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Brick is a 2D game engine in C++ for multiple platforms, including iOS. Under early development.
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README.md

README.md

Brick

Brick is a cross-platform 2D-compositing game engine.

Features

  • Written in modern C++.
  • Platform portability layer to allow easy portability across multiple platforms.
  • Designed to allow game logic in straight C++.
  • Integrates with the Bullet physics engine.

Development is currently focused on reaching production readiness on iOS via OpenGL ES.

Dependencies

Design

Brick uses a variation on the model-view-controller design to enforce a strict separation between the game objects and the graphics.

World model

The world model is responsible for iterating the simulation frame by frame. It is a container of a mindless collection of objects that move only as a result of the physical laws of the universe.

For example, a spaceship models the behaviour of a real spaceship: it has a position and will move in space with a certain direction, velocity, etc., obeying physical laws of nature. It will also generate events when it collides with other models in the space. However, the model will never perform any actions on its own that aren't purely reactions to its environment.

The world model is divided into several kinds of objects:

  • Physical objects such as "spaceship" and "bullet". Physical objects have position, direction, velocity, etc.

  • Metaphysical objects such as "levels" and "players" that have no physical presence. These exist for storing world state as well acting as containers.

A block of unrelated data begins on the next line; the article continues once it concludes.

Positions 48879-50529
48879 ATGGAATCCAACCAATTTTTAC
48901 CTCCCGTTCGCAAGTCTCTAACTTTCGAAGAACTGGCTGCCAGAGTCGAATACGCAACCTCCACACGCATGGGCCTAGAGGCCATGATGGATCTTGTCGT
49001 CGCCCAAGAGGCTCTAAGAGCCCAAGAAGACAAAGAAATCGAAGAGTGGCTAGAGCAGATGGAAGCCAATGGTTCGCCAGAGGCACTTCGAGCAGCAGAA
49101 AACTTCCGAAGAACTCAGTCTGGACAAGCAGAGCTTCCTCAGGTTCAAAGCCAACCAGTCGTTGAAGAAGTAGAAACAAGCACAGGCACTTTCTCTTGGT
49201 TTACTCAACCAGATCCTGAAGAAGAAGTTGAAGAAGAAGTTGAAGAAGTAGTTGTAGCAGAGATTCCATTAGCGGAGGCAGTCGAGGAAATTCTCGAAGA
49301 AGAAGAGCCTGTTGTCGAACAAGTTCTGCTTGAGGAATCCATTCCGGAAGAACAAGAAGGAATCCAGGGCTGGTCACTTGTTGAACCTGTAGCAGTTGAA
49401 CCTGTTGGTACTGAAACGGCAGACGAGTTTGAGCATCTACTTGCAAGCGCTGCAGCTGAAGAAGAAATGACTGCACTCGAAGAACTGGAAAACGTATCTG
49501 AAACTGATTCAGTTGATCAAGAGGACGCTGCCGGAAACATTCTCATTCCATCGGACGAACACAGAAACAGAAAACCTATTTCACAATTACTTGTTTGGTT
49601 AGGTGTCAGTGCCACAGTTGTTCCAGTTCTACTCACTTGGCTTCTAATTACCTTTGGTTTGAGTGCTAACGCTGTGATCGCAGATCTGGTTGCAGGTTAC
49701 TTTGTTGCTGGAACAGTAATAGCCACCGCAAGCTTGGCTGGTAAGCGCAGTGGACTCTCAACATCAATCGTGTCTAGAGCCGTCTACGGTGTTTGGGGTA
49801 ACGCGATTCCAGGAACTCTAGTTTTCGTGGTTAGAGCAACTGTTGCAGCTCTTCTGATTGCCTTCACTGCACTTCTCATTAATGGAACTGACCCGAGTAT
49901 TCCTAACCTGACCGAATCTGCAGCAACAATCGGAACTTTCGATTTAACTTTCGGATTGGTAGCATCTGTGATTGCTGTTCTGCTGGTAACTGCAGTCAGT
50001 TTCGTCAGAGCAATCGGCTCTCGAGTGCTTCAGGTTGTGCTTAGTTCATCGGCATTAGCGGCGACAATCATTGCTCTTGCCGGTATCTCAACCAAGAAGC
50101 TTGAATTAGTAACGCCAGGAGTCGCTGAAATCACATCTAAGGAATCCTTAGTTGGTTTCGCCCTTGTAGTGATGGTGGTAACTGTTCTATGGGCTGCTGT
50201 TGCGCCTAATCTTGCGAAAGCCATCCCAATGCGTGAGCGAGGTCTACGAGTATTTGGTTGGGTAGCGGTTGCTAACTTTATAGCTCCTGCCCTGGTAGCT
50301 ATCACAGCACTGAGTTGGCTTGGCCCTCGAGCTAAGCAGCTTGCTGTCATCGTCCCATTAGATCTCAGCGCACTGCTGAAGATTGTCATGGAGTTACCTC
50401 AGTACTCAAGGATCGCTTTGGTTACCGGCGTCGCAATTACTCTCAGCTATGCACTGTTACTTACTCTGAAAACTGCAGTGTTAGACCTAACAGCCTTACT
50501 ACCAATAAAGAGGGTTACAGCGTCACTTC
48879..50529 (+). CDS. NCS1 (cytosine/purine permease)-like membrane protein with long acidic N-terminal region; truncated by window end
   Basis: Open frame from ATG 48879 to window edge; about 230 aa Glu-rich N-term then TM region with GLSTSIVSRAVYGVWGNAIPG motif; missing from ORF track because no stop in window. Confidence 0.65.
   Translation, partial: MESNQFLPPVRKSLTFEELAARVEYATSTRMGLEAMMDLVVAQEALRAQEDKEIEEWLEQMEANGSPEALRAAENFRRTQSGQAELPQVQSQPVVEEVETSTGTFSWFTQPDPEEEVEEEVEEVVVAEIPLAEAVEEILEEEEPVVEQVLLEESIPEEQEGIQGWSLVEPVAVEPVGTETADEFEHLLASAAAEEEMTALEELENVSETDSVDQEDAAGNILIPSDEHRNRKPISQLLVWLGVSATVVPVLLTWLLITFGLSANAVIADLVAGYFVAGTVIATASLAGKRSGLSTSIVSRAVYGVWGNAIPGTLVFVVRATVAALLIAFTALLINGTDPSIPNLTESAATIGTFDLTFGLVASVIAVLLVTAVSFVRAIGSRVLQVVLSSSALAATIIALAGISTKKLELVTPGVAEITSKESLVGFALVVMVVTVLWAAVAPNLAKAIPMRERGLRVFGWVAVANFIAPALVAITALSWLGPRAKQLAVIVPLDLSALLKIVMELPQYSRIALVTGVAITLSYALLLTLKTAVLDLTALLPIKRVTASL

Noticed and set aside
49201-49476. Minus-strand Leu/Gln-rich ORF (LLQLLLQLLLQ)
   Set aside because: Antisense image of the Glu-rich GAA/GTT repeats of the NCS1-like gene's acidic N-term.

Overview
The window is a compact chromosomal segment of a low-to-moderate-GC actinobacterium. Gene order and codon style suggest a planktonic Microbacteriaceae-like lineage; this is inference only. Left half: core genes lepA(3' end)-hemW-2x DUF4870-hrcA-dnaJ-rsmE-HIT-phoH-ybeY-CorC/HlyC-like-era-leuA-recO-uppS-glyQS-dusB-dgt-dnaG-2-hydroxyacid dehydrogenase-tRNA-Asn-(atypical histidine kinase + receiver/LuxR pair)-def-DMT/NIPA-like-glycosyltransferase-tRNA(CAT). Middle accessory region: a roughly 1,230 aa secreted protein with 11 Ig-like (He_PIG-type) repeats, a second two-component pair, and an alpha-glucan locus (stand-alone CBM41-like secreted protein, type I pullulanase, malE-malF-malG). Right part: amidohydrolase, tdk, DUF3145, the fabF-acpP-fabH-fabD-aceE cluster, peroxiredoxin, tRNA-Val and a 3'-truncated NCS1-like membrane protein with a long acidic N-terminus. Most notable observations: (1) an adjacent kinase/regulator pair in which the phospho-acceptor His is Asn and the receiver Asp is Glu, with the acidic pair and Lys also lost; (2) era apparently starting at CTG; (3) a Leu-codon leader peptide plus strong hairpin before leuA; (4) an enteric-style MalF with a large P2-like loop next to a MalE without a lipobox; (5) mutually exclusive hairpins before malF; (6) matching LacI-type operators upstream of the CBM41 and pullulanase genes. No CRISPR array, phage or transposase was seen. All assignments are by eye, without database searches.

For example, a player's "lives" may be represented as metaphysical objects that are created or destroyed according to the game's progress. Metaphysical objects also act as logic gates controlling the iteration of the world.

Controllers

Controllers supply the behavioural logic that drives the simulation.

Controllers observe and interact with the game model through events and direct actions on the model objects. For example, a spaceship controller will control a spaceship, telling it to change direction, shoot, etc.

Controllers can also manage "intrinsic" behaviour. For example, a spaceship may have a certain amount of fuel. As long it burns fuel, it has propulsion, affecting acceleration; the model can track fuel usage and cease to accelerate once fuel is depleted.

Controllers also mediate between the game model and external input from the keyboard, the mouse, touch screen, network etc., in order to interface with the player.

Controllers may communicate with other controllers; for example, there might be a PlayerController that accepts keyboard/mouse input and which are translated into commands to the spaceship controller, which in turn controls the spaceship model.

Rendering and animators

Animators mediate between the data model and the renderer. Animators know how to translate game objects into visual, renderable objects.

Animators are specific to the renderer. For example, an OpenGL game will require a set of animators that know how to draw using OpenGL. Porting such a game to a different technology requires writing a new set of animators.

Animators typically have a 1:1 relationship with game models (and that relationship is typically pre-registered so that when a model is created, a corresponding animator is also instantiated), but this is not a requirement; for example, a particle system animator can be created that generates hundreds of visual objects that have no counterpart in the game model.

The renderer renders the game world. The renderer and the animators co-operate closely to manage the visual objects in the game. Brick currently supplies an OpenGL renderer and a bunch of animator classes to render sprites and so on.

Events

Forming the backbone of the world model and animation system is a simple event system that allows models and animators to listen to changes and react to them. For example, adding a new model object to the world will typically also create a corresponding animator.

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